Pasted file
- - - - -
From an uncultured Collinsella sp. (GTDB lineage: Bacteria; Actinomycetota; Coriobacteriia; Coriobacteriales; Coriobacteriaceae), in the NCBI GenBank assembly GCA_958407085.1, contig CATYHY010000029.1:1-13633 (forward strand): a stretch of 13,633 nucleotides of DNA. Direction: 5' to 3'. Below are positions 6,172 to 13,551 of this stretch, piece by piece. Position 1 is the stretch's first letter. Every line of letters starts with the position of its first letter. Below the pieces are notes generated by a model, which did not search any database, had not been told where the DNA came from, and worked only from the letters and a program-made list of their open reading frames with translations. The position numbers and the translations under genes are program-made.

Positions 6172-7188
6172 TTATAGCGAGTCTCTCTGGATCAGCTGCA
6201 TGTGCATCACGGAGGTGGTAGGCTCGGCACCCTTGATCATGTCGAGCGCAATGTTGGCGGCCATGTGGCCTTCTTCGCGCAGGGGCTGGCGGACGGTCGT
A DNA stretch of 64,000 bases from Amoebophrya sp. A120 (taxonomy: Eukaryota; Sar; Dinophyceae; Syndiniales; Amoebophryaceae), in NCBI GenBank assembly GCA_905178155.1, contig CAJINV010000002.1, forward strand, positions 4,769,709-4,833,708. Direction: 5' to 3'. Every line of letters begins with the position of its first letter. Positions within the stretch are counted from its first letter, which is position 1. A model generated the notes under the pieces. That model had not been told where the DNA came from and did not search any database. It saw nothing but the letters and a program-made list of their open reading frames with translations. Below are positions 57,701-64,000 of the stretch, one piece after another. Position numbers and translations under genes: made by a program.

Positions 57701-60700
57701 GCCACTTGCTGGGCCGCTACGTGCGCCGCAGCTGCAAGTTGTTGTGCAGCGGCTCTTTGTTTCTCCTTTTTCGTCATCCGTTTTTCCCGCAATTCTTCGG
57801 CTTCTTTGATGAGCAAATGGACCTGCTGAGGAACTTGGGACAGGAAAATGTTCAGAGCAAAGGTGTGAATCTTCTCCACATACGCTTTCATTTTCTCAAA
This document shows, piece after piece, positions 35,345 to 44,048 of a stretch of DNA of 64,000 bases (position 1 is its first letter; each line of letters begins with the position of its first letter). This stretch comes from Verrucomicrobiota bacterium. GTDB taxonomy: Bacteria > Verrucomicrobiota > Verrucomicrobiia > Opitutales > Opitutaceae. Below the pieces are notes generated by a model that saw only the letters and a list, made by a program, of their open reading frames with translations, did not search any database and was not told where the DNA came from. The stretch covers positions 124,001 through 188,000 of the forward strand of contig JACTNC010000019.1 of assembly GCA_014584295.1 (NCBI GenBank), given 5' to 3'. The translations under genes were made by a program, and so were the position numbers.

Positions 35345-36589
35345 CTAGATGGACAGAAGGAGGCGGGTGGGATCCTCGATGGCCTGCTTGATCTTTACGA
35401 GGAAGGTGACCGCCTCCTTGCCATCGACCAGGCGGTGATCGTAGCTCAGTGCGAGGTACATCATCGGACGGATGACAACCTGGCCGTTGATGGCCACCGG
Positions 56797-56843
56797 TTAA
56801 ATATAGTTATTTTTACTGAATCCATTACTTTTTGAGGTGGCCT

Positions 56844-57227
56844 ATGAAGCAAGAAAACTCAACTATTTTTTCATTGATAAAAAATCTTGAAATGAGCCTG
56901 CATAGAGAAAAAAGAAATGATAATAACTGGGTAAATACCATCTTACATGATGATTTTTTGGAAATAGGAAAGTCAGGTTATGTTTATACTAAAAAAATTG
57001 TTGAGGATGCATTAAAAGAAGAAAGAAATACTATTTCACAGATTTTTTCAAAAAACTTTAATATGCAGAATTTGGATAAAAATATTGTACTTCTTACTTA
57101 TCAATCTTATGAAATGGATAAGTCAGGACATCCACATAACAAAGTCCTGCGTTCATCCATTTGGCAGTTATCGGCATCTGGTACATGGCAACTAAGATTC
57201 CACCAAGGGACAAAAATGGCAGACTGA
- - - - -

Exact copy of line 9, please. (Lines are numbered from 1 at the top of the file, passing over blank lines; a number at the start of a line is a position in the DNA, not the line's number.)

This document shows, piece after piece, positions 35,345 to 44,048 of a stretch of DNA of 64,000 bases (position 1 is its first letter; each line of letters begins with the position of its first letter). This stretch comes from Verrucomicrobiota bacterium. GTDB taxonomy: Bacteria > Verrucomicrobiota > Verrucomicrobiia > Opitutales > Opitutaceae. Below the pieces are notes generated by a model that saw only the letters and a list, made by a program, of their open reading frames with translations, did not search any database and was not told where the DNA came from. The stretch covers positions 124,001 through 188,000 of the forward strand of contig JACTNC010000019.1 of assembly GCA_014584295.1 (NCBI GenBank), given 5' to 3'. The translations under genes were made by a program, and so were the position numbers.